I was perusing the Small Business B.C. web site and came across an article which argued that incorporating your company shields its shareholders from any legal claims. This isn’t exactly true in all cases, so I posted a reply: I hit the Submit button, and the site barfed out this: <sigh> Oh, governments. Why do your Interwebs haz so much of teh fail?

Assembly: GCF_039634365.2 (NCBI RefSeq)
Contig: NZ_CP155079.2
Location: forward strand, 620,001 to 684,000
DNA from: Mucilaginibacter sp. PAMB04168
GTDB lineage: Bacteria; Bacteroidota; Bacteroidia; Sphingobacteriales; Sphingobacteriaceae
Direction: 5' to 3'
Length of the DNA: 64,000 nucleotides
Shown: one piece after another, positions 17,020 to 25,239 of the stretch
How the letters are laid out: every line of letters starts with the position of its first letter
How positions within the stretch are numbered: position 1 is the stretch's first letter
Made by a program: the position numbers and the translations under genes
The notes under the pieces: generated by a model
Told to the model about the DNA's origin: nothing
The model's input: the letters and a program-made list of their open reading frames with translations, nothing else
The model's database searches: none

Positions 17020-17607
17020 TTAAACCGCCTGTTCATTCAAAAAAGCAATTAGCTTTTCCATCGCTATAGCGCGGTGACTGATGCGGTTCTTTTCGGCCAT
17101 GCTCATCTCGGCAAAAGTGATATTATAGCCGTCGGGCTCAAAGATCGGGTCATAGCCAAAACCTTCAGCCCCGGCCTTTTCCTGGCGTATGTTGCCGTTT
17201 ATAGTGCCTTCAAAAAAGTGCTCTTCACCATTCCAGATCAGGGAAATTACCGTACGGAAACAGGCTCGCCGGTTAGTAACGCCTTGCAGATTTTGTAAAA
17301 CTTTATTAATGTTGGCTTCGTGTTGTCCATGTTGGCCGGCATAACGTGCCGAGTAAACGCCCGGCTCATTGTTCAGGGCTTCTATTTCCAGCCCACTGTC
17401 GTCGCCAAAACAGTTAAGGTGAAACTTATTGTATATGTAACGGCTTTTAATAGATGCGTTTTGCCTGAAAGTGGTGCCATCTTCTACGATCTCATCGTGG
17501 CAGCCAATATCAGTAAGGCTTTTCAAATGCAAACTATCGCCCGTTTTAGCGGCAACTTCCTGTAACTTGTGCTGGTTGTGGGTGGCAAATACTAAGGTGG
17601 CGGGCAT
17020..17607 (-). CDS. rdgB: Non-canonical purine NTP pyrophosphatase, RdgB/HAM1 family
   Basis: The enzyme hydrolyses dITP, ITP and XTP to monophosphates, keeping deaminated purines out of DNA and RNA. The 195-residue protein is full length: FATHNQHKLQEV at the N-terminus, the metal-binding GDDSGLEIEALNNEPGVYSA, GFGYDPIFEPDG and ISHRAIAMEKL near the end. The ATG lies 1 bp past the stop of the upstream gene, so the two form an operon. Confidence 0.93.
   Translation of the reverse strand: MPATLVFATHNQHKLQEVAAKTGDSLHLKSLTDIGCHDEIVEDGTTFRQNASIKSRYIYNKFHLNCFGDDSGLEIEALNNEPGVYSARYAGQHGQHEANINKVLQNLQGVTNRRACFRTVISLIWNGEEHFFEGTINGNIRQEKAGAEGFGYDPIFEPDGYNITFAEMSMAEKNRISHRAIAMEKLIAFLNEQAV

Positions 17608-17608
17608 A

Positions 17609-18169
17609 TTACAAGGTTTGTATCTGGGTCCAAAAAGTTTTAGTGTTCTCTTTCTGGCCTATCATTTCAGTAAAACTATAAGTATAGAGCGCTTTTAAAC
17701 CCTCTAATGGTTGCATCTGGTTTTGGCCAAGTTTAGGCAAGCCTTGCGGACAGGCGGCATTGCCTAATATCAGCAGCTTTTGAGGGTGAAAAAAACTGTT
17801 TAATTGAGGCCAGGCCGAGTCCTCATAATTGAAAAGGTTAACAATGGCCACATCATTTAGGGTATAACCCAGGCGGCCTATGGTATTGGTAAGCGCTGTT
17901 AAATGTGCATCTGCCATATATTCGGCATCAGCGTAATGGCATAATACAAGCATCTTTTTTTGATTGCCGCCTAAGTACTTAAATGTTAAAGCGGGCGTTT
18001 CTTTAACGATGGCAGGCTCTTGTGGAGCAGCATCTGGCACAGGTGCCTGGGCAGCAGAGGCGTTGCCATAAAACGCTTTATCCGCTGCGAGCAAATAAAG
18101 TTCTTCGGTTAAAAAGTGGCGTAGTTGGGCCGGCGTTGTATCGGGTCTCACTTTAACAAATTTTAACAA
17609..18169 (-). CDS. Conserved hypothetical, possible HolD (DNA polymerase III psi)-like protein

There’s no denying that Apple makes beautifully designed products. From the simplicity of the Mac Mini to the impossibly tiny iPod Shuffle, Apple wins design kudos for form and function all time time. But there’s one big flaw in Apple’s design of the iPhone and iPad that still hasn’t been fixed — the onboard speakers. On both the iPhone and iPad, the speaker is located on the rim of the product — which means that when you’re looking at the screen and listening to audio, the audio is shooting out away from you. This isn’t a problem for audio that’s recorded at decent levels, but so many videos out there (especially those on YouTube) are recorded with levels that are way too low. Cranking up the volume doesn’t help. I often end up having to hold my iPhone in this position: Although silly looking, this actually increases the volume significantly. On my audio test, cupping your hand in front of the speaker increased the decibel le